Ars Tinctoria, founded in 2011, specialises in the research of materials and their dyes and pigments.
Recent research has focused on the assessment of Biobased Carbon content on materials, to combat the widespread practice of greenwashing, particularly around sustainability claims.
The publication of the findings of this research entitled “Materials’ Circularity: A Novel Method for Biobased Carbon Quantification on Leather, Artificial Leather, and Trendy Alternatives” is now available through MDPI Coatings.
The paper has an introduction which cites the latest environmental policies to achieve carbon neutrality in an attempt to contain global warming, and the proliferation of alternative materials promising sustainability goals with scant scientific backing.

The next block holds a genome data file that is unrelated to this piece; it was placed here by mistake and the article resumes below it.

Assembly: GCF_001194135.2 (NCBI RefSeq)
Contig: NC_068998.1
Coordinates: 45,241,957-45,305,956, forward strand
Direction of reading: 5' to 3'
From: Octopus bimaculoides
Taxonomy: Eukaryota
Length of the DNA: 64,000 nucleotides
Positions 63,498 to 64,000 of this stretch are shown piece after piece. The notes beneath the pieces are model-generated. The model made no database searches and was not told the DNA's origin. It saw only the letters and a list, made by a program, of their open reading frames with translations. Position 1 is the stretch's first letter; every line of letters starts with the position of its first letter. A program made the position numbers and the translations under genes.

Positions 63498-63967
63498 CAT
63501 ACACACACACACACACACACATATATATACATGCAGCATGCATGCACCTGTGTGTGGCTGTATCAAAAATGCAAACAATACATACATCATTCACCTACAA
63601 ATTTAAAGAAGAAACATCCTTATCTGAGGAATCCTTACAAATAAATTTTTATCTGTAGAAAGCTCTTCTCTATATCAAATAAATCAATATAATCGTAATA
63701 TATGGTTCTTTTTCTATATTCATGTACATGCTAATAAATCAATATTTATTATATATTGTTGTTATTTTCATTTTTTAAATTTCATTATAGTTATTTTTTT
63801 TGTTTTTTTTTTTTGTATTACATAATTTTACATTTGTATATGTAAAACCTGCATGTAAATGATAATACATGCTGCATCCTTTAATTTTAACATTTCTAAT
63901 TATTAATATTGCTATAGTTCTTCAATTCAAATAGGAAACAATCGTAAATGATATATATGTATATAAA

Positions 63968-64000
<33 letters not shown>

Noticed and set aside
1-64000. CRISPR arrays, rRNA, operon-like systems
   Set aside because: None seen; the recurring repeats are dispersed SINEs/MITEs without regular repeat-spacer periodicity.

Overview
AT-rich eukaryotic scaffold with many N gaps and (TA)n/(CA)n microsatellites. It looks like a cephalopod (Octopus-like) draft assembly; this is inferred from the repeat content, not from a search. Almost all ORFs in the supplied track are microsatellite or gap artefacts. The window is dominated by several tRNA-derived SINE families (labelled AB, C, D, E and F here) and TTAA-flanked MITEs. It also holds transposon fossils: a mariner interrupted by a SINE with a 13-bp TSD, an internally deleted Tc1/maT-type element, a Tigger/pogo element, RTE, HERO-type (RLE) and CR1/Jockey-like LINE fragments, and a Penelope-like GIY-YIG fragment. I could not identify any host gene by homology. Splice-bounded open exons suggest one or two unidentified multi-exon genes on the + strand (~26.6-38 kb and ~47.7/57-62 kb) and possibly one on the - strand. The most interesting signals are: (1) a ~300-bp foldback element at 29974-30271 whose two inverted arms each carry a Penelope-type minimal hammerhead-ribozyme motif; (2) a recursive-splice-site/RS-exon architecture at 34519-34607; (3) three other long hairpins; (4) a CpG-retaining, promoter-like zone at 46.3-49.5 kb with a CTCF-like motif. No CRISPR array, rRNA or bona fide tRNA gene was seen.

The conclusion of the research is that many of the materials tested contained very low biobased content as opposed to the leather materials that were proved to contain extremely high biobased content.
You can access the paper here:
This paper was inspired by one written by Meyer, M.; Dietrich, S; Schulz, H.; Mondschein: A comparison of the technical performance of leather, artificial leather, and trendy alternatives, published in the same journal (Coatings 2021, 11, 226) and performed on the same samples gently provided for this research by Michael Meyer from FILK Freiberg Institute gGmbH.
When you consider both these studies it is clear that leather outperforms other materials across durability metrics and biobased content, confirming it’s status as the number one sustainable material of the future.